The drink selection was good though limited. Lots of beers of course, and wine (who drinks wine with barbecue?) The specialty drinks sounded good, and the pineapple margarita was a hit.

Pineapple margarita

The Ranch House is definitely worth checking out if you are a barbecue fan. And who isn’t?

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“Elegant” and “barbecue” are two words that don’t seem to go together, and the concept seems to be an oxymoron. But recently my daughter and son-in-law prepared a feast for a client showing that you can create eye-popping food from old barbecue standbys.

Barbecued ribs

Of course, the main event – ribs – is something that you don’t want to mess with, especially if you are the weekend grill king and have a recipe that goes back to your grandfather.

Smoked-trout deviled eggs

But the side dishes can be as complex as your imagination. For example, deviled eggs are usually pretty ho-hum. Try to add some spice by using something like smoked trout.. You can do it easily if you have a backyard smoker, but you can even do it in your kitchen with a Cameron stove-top smoker.  Follow the directions, put a heap of wood chips in the bottom, close up the top, turn on the heat to medium, and smoke for 20 minutes or so. Just be certain that the lid fits tightly and is completely sealed. Otherwise the smoke alarm will disturb the neighbors. When the fish is smoked and the heat is off, carefully remove the lid of the smoker and transfer the trout to a cutting board where you can remove the skin and bones. Then flake the fish and mix it with a little of the sieved egg yolks from your hard-boiled eggs. Season as you wish and pipe the mixture into the waiting egg white halves. Decorate with whatever comes to mind – a sprig of fresh dill, a dab of caviar, or edible flowers.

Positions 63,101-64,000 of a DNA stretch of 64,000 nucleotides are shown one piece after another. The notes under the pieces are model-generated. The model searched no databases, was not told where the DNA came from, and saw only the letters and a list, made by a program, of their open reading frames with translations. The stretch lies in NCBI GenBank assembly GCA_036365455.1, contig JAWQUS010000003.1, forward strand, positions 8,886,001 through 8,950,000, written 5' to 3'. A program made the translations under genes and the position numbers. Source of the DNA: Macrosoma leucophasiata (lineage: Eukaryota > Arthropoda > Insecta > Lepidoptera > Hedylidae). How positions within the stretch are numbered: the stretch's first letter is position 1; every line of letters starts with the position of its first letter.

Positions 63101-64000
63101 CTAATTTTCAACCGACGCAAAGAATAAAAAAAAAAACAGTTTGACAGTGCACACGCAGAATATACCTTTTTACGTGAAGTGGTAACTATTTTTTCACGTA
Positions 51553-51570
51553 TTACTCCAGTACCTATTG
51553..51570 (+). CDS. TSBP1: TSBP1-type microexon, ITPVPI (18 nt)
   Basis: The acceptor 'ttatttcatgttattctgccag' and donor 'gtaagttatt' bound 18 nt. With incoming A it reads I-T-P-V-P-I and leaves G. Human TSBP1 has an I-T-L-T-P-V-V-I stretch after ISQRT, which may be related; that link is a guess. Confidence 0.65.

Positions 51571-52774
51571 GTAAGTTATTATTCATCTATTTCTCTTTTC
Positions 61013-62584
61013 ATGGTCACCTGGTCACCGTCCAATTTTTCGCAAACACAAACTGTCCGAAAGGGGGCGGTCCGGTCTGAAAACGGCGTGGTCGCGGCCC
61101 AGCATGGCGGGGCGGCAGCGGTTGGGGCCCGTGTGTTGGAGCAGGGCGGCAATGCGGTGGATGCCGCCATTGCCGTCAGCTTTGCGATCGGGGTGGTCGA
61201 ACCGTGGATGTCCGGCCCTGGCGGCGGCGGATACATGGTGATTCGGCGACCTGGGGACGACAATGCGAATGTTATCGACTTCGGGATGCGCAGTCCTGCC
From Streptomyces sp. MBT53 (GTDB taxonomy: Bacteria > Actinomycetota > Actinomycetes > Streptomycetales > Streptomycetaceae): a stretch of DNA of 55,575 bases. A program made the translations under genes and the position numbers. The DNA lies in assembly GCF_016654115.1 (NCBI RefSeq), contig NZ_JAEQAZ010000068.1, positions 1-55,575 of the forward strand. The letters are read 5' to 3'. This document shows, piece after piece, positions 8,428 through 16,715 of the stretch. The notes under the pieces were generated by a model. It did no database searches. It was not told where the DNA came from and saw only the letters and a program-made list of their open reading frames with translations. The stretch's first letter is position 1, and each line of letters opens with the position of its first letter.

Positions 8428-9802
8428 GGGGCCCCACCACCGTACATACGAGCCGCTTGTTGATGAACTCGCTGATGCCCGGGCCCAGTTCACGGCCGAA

Mortadella pigs-in-a-blanket

Hot dogs are pretty standard barbecue fare, and for me, nothing beats a well-grilled hot dog topped with ketchup, mustard, relish, onions, and whatever else you can think of. Still, the lowly hot dog can hardly be considered elegant. Here’s how you dress it up – try tiny little mortadella sausages wrapped in pastry as pigs-in-a-blanket, and serve them with a piquant mustard-seed dipping sauce.

Frito chili canapé

Even chili and corn chips can be dressed up. Use your favorite chili recipe, preferably without beans, and then spoon it into those big corn chips designed for scooping dips. Garnish each one with a dab of sour cream and a sprinkle of grated cheddar cheese. Arrange the individual chips on a bed of lettuce and let the guests have a go. You and they will all have a good time with this twist on old-fashioned Frito pie.